Transition from the Indicator to the Director

Again, I have been far removed from the TalkRA world for some time. The reason this time around is quite interesting and I couldn’t wait to post it. The last 7 months had me working with a team on optimizing the approach to Revenue Assurance in terms of “indicating” to the analyst the key areas for improvement. The TMF already has quite a good set of KPIs, but as I’ve mentioned in one of my earlier posts, some of the Telco’s in the APAC region of the world have highly specific areas for monitoring, some of which are far too atomic to apply TMF KPIs to.

The problem that lay before us was to setup a framework and not a point indicator to the leakage. Towards this end, the shining knight said “Tally Ho” and set forth to discover the “Holy Grail” of Revenue Assurance – The Key Performance Vector (KPV). As I’m sure most of you know, a vector has two components – Magnitude AND Direction. What I wanted to do was try and see if the existing set of KPIs could be converted into KPVs. At this point, via the magic of intuition, I can see quite a few eye-brows going up and a few mustaches being twirled at the thought of “Yet another metric?!?! RA loves the metric system more than UK”.

The reason behind the KPV is what I would call a Goal Cascade (GC). The intent of the Goal Cascade is to enable the various sub-sections of the RA team to be aligned with the highest level RA goal of the organization. For example, when a Telco says “0.4% leakage is acceptable to me – anything beyond it calls for discussions with HR”, how does the analyst know the weightage of his/her function to that 0.4%? Furthermore, how should he/she interpret the functional KPI? The KPI definitely does highlight the true state of affairs at that moment, but is it in need of further improvement or should the analyst call his mates and nip down to the local pub for a pat on the back?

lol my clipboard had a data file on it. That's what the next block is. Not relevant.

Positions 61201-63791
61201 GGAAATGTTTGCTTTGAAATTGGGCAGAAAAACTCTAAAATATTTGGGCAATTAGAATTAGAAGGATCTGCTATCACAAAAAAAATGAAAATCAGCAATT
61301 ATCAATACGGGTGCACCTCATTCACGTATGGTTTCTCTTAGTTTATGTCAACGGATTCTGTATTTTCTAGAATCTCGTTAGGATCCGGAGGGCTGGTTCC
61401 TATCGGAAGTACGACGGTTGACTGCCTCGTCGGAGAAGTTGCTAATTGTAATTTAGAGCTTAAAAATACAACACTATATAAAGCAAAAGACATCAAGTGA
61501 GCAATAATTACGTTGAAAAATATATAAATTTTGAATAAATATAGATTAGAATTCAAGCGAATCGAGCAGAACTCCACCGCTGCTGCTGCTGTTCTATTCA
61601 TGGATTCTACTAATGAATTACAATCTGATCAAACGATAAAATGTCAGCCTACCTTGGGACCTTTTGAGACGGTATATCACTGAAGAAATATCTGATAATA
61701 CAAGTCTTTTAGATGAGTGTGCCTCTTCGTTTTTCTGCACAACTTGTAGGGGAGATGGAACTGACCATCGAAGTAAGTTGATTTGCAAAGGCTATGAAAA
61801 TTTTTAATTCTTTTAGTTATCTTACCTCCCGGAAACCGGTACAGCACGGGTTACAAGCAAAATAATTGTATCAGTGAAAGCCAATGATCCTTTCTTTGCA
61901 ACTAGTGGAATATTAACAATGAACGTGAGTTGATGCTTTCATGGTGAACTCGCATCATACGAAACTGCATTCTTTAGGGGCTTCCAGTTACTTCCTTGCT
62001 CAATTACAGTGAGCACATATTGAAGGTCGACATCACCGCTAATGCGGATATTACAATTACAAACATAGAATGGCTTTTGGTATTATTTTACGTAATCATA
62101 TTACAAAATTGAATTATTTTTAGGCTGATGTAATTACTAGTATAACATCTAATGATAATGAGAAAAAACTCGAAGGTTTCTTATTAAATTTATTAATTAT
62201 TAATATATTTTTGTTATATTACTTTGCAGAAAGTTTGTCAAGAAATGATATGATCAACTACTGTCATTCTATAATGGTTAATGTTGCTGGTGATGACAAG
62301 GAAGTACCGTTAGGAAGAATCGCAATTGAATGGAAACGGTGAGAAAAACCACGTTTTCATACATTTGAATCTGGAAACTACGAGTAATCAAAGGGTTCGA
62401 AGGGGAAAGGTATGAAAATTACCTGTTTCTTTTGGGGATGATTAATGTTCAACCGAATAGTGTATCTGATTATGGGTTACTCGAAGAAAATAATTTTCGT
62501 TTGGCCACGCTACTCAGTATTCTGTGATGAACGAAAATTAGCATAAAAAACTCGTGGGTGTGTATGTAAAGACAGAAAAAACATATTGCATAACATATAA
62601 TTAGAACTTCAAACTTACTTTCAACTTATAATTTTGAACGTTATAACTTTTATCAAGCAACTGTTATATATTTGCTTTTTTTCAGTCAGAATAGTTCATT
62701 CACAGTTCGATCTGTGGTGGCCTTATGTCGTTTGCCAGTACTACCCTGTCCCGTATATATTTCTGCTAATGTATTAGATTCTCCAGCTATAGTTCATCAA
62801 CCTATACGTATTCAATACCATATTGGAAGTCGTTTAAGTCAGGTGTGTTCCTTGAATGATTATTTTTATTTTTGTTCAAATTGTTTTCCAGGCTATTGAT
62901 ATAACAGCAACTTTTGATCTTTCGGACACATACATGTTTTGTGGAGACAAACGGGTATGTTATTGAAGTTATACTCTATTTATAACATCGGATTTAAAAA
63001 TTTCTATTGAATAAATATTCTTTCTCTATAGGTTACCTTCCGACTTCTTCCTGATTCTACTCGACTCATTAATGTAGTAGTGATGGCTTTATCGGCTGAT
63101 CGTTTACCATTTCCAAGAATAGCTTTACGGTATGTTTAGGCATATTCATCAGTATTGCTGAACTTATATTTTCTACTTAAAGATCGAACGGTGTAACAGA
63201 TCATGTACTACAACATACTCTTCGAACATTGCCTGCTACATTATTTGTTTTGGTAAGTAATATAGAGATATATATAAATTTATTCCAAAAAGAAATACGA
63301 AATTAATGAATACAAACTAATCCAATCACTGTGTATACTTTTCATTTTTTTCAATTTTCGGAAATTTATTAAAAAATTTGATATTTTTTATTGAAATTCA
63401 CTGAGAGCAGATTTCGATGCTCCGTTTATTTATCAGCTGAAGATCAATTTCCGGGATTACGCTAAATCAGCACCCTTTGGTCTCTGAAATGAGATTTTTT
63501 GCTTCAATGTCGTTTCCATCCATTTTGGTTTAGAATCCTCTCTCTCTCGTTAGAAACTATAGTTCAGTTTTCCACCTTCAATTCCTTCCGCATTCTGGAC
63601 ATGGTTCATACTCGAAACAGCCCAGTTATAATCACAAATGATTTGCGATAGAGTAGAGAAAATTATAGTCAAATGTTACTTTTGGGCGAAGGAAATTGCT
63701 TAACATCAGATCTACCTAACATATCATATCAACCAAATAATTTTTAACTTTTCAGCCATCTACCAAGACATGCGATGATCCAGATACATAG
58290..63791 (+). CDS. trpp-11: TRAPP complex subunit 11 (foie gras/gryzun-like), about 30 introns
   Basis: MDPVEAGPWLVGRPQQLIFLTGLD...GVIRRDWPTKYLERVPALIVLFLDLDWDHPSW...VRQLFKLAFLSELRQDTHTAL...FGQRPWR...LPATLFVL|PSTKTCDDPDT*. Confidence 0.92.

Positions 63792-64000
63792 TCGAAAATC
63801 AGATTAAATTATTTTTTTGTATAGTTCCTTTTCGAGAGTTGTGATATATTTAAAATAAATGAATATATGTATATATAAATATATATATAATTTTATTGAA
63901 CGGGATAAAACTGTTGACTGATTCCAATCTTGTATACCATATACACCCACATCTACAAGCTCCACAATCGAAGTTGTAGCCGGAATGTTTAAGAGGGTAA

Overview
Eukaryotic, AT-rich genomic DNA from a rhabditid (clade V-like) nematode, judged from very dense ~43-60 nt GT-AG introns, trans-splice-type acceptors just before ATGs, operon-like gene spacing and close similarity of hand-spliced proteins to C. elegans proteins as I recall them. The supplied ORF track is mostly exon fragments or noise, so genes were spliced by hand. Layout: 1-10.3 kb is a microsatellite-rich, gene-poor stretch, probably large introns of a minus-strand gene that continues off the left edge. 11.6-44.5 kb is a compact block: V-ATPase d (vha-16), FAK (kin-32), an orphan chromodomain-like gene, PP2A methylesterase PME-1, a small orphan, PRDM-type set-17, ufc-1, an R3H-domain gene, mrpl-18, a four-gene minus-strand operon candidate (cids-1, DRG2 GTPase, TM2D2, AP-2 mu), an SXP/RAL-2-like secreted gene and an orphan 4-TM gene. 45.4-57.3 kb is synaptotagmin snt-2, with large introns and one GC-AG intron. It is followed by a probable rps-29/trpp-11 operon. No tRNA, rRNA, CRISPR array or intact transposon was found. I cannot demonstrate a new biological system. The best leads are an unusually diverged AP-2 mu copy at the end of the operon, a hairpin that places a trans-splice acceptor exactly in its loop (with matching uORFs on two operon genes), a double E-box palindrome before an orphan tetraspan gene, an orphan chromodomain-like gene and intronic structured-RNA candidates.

The Goal Cascade is an engaged activity where the trickling of the Key Goal to the various sub-sections of the RA team is cohesive – and trended over a period of time. Now comes the kicker. The KPV is not a “In-point-of-time” indicator. The KPV is the second derivative of the KPI magnitude trended over a period of time – its not exactly the second derivative, but that is the closest generalization. The KPV actually involves quite a complex formula taking into account multiple factors. If you hate mathematics as much as I do, you’ve probably fallen asleep at this point. However on waking, the end-result of a KPV is an in-line representation of

KPV = magnitude(from the KPI) +functional performance up/down+alignment percentage to Key Goal

The KPV is not mean’t to replace the KPI. The KPV is an extension of the KPI itself. The KPI builds structure in a vast science (Einstein used to wonder about two things – the boundary of the universe and secondly, the boundary of Revenue Assurance – of course I am joking). KPV come in useful when the RA team requires a synchronized view of KPI aggregation.

I would love to hear your comments on the concept – have I finally gone bonkers, or do you see value in this as well?

Ashwin Menon
Ashwin Menon
Ashwin Menon is the Head of Product at Subex. He has also been a consultant and he began his foray into revenue assurance as an implementation on-site engineer.